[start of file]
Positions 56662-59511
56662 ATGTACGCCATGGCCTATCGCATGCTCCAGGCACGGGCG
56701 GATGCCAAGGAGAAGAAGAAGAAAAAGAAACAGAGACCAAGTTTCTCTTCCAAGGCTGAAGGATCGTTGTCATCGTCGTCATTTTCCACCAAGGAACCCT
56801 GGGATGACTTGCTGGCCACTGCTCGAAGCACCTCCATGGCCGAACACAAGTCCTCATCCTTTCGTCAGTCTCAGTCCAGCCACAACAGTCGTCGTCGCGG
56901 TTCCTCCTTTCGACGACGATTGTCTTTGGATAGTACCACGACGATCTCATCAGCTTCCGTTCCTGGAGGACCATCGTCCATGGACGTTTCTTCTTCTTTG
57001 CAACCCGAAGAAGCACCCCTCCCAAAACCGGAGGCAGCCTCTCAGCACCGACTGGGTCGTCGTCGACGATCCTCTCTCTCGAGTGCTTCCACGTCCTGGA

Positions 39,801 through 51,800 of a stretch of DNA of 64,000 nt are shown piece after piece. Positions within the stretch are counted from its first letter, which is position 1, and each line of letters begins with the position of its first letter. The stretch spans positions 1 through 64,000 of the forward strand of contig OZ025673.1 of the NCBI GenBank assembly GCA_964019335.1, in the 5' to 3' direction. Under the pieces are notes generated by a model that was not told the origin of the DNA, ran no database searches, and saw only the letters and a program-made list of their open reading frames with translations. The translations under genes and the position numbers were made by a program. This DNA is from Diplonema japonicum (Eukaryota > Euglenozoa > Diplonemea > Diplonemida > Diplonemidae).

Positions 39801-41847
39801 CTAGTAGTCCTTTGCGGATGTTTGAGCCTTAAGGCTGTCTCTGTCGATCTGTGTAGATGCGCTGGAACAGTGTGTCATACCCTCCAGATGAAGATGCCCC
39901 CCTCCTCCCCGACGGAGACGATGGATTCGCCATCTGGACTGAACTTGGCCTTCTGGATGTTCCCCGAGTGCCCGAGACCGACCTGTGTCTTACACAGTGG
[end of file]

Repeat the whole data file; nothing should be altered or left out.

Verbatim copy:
Positions 56662-59511
56662 ATGTACGCCATGGCCTATCGCATGCTCCAGGCACGGGCG
56701 GATGCCAAGGAGAAGAAGAAGAAAAAGAAACAGAGACCAAGTTTCTCTTCCAAGGCTGAAGGATCGTTGTCATCGTCGTCATTTTCCACCAAGGAACCCT
56801 GGGATGACTTGCTGGCCACTGCTCGAAGCACCTCCATGGCCGAACACAAGTCCTCATCCTTTCGTCAGTCTCAGTCCAGCCACAACAGTCGTCGTCGCGG
56901 TTCCTCCTTTCGACGACGATTGTCTTTGGATAGTACCACGACGATCTCATCAGCTTCCGTTCCTGGAGGACCATCGTCCATGGACGTTTCTTCTTCTTTG
57001 CAACCCGAAGAAGCACCCCTCCCAAAACCGGAGGCAGCCTCTCAGCACCGACTGGGTCGTCGTCGACGATCCTCTCTCTCGAGTGCTTCCACGTCCTGGA

Positions 39,801 through 51,800 of a stretch of DNA of 64,000 nt are shown piece after piece. Positions within the stretch are counted from its first letter, which is position 1, and each line of letters begins with the position of its first letter. The stretch spans positions 1 through 64,000 of the forward strand of contig OZ025673.1 of the NCBI GenBank assembly GCA_964019335.1, in the 5' to 3' direction. Under the pieces are notes generated by a model that was not told the origin of the DNA, ran no database searches, and saw only the letters and a program-made list of their open reading frames with translations. The translations under genes and the position numbers were made by a program. This DNA is from Diplonema japonicum (Eukaryota > Euglenozoa > Diplonemea > Diplonemida > Diplonemidae).

Positions 39801-41847
39801 CTAGTAGTCCTTTGCGGATGTTTGAGCCTTAAGGCTGTCTCTGTCGATCTGTGTAGATGCGCTGGAACAGTGTGTCATACCCTCCAGATGAAGATGCCCC
39901 CCTCCTCCCCGACGGAGACGATGGATTCGCCATCTGGACTGAACTTGGCCTTCTGGATGTTCCCCGAGTGCCCGAGACCGACCTGTGTCTTACACAGTGG